The first is the fact that oil is not, apparently, a fossil fuel, something that might leave those gleefully anticipating "peak oil" looking a little foolish.
To recapitulate, Stalin’s team of scientists and engineers found that oil is not a ‘fossil fuel’ but is a natural product of planet earth – the high-temperature, high-pressure continuous reaction between calcium carbonate and iron oxide – two of the most abundant compounds making up the earth’s crust. This continuous reaction occurs at a depth of approximately 100 km at a pressure of approximately 50,000 atmospheres (5 GPa) and a temperature of approximately 1500°C, and will continue more or less until the ‘death’ of planet earth in millions of years’ time. The high pressure, as well as centrifugal acceleration from the earth’s rotation, causes oil to continuously seep up along fissures in the earth’s crust into subterranean caverns, which we call oil fields. Oil is still being produced in great abundance, and is a sustainable resource – by the same definition that makes geothermal energy a sustainable resource. All we have to do is develop better geotechnical science to predict where it is and learn how to drill down deep enough to get to it. So far, the Russians have drilled to more than 13 km and found oil. In contrast, the deepest any Western oil company has drilled is around 4.5 km.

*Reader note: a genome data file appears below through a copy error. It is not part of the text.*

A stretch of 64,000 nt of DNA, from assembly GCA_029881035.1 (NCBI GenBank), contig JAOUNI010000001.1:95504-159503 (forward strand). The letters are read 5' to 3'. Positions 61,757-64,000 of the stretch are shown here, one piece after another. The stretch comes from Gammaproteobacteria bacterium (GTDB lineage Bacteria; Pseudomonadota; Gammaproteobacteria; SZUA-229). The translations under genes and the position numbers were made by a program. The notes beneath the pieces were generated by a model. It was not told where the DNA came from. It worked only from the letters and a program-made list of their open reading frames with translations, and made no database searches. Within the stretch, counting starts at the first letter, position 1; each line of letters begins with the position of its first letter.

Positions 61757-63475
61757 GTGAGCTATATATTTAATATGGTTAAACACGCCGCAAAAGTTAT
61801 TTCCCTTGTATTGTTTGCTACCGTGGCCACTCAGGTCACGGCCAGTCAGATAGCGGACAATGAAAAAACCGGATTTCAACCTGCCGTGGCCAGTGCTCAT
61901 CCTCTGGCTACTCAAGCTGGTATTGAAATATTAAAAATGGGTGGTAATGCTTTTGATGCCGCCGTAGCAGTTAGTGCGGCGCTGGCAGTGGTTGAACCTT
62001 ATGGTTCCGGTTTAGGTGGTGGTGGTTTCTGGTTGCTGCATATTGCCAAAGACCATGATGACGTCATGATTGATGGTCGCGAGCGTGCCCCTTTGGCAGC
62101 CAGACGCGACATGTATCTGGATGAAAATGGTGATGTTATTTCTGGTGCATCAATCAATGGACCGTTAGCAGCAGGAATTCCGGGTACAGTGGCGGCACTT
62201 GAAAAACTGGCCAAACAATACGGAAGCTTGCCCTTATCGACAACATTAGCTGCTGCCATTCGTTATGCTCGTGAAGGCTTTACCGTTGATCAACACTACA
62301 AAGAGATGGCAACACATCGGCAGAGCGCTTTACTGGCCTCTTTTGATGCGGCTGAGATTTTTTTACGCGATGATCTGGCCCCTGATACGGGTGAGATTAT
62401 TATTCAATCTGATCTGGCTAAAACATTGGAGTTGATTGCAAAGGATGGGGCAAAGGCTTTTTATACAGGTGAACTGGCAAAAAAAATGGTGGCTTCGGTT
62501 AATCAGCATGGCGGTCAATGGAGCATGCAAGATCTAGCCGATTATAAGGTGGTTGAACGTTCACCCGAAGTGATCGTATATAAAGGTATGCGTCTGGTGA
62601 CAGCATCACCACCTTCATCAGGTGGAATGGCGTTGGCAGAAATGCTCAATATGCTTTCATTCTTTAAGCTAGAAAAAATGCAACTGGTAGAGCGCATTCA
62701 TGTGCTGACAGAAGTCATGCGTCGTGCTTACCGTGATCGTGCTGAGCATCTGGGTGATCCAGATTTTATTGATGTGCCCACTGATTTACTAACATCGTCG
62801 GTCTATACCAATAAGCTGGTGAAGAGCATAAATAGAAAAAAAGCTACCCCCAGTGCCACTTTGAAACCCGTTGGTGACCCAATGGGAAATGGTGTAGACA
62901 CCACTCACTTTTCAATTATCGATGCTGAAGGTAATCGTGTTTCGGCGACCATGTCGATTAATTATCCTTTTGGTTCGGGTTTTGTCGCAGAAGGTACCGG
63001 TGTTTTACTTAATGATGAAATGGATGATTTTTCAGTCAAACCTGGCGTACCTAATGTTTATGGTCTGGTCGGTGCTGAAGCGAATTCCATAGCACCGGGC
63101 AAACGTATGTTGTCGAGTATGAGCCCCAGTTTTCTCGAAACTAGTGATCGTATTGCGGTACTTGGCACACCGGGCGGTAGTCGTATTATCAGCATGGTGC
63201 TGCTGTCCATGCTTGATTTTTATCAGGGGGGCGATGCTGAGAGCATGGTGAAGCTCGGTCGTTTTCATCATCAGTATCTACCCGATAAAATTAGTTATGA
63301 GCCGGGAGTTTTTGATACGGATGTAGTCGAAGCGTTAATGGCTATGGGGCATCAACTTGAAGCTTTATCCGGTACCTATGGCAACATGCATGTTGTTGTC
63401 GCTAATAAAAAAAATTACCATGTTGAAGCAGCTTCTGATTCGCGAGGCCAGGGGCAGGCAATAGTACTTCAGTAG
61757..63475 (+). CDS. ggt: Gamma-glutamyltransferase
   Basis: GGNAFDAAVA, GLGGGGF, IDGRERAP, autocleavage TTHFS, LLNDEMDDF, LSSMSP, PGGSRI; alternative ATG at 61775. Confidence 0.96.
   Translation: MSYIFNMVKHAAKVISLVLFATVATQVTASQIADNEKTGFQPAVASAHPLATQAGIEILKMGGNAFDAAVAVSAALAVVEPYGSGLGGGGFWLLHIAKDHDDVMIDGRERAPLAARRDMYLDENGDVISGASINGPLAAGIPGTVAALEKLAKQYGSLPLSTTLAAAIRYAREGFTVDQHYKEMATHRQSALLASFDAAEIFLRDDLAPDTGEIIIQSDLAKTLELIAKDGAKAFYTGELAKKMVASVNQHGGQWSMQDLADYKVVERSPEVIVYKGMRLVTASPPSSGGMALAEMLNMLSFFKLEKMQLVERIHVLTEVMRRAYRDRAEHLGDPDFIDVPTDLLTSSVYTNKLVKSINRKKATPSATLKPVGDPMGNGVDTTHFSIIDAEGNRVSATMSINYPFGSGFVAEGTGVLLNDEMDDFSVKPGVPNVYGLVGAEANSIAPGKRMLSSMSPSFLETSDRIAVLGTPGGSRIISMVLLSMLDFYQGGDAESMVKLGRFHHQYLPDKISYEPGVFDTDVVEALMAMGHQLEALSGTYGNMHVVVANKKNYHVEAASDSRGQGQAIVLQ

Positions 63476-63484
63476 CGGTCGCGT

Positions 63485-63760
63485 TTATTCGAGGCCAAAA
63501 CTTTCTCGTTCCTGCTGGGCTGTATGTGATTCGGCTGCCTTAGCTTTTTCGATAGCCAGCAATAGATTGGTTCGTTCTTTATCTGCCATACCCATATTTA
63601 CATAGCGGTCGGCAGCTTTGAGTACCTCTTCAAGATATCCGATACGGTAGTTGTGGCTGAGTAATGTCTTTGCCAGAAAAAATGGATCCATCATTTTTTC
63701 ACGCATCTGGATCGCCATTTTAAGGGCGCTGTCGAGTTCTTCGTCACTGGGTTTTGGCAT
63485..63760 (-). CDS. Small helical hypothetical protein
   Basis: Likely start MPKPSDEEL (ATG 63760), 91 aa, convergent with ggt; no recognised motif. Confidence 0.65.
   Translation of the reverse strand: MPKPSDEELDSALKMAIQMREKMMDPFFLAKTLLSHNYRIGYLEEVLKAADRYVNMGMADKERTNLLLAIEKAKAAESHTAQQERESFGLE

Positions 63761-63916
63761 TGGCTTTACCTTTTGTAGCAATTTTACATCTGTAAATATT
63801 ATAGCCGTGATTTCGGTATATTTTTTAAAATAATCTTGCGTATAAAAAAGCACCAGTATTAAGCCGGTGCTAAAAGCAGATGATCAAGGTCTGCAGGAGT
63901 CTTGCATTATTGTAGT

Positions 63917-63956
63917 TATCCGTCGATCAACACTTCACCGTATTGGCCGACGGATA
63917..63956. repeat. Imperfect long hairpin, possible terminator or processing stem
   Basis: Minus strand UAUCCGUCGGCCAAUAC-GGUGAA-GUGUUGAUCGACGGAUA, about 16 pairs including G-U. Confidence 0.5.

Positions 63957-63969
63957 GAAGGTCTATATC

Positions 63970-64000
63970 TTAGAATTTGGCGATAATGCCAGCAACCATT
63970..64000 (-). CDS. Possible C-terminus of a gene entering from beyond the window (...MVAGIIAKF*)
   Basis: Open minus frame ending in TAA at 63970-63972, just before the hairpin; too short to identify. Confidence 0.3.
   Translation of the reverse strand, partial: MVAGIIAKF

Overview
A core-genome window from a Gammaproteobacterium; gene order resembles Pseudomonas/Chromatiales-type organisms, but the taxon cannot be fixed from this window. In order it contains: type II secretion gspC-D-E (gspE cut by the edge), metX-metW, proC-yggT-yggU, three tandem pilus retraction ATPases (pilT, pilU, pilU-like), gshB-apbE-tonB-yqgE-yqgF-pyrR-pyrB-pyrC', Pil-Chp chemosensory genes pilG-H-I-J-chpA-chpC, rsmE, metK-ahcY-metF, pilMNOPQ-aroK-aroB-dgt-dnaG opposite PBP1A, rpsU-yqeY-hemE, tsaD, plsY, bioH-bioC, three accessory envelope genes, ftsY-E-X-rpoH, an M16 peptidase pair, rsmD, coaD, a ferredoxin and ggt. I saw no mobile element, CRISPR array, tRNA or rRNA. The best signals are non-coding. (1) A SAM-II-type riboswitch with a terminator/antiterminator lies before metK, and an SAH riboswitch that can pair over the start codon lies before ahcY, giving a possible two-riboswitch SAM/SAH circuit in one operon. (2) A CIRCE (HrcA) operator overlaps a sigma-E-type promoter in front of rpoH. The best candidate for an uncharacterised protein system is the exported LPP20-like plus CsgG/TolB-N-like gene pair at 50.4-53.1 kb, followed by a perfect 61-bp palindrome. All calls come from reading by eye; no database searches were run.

Which is, I think you'll agree, jolly good news—although I do hope that we continue down the path of finding other energy sources. Whilst I find no evidence for the CO2 emissions theory of global warming, aethestically it might be nice if we stopped burning these fuels eventually.
Anyway, do wander over to Bishop Hill's and read the rest—or, indeed, the Climate Cuttings archives—but I'd just like to finish up with a compare and contrast from Dr Keith Briffa, the tree ring maestro.
The Paleoclimate Reconstruction Challenge is firing lots of interest. If reconstructions of past climate are going to be based on sound science in future, it will be a big step forward. A kick-off conference was held (behind closed doors) in Trieste but some of the papers presented have fortunately found their way onto the internet. keith.gifOne, by the CRU's Keith Briffa, was very candid about the problems of verification of tree ring regressions, describing them as "of limited rigour", and that they tell us "virtually nothing about the validity of long-timescale climate estimates". Strangely, while writing the paleoclimate chapter of the IPCC report, he rejected any such criticism out of hand. The IPCC's final report talked of "the general strength of many such calibrated relationships, and their significant verification using independent instrumental data."
That's the joy of climate science...